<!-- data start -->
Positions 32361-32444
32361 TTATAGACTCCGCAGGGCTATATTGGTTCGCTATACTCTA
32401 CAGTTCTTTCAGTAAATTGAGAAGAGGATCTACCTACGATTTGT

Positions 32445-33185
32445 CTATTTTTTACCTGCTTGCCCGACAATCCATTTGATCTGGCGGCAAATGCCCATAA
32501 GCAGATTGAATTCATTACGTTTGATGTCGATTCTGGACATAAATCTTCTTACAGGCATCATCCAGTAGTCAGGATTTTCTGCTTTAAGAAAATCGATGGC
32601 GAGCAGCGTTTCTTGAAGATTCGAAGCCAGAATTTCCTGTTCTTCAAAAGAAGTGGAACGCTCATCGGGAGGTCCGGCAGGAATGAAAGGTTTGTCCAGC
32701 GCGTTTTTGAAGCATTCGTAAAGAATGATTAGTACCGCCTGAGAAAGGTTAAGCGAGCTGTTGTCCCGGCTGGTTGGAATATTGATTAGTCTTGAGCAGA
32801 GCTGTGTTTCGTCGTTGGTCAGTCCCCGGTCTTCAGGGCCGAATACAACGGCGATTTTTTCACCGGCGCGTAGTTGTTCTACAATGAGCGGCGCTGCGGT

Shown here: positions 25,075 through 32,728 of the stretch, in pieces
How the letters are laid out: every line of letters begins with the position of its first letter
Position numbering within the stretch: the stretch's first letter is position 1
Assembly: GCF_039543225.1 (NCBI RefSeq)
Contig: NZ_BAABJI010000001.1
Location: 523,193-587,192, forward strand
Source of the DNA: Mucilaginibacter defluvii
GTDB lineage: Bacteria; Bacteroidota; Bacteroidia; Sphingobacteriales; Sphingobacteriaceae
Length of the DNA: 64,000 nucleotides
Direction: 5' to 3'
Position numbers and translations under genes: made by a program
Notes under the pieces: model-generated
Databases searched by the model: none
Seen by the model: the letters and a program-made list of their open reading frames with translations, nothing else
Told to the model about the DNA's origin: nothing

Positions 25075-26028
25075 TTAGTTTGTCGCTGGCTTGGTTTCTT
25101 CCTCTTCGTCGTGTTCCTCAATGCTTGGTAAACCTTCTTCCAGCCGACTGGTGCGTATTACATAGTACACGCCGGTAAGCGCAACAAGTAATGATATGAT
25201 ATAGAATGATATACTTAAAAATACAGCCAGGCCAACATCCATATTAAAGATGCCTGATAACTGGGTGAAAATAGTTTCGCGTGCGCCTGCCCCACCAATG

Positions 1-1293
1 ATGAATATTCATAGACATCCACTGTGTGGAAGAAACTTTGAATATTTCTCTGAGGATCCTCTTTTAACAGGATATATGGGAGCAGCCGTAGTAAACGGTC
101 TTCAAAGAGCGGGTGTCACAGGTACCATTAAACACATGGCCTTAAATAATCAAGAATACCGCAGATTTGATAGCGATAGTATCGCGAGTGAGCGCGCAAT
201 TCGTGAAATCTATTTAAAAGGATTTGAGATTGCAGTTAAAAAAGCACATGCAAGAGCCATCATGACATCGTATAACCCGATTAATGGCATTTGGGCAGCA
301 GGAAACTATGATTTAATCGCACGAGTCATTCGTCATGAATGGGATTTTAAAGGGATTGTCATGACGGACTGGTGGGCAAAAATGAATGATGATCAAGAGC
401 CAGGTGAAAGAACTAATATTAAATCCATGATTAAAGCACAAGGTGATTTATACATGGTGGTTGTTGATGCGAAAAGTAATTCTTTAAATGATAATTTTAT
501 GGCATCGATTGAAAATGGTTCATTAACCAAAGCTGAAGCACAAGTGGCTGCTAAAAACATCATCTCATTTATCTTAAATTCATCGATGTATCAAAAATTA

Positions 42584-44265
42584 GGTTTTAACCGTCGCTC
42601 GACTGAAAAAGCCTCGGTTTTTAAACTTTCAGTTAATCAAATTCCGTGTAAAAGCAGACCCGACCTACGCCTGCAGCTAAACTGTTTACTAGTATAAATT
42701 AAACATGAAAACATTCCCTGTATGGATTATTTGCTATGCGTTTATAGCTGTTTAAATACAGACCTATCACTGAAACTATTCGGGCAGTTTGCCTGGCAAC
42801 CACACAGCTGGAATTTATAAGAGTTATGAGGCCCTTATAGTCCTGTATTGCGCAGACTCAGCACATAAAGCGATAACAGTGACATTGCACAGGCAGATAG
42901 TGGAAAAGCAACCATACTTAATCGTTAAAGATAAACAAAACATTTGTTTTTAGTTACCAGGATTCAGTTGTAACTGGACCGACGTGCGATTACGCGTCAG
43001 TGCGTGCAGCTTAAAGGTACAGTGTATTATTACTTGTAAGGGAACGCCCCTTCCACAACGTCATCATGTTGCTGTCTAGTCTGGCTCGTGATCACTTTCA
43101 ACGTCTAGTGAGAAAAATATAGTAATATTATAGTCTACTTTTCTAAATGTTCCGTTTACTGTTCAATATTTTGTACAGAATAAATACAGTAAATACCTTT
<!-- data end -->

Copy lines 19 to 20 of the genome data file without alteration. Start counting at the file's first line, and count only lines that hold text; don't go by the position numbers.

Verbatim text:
Direction: 5' to 3'
Position numbers and translations under genes: made by a program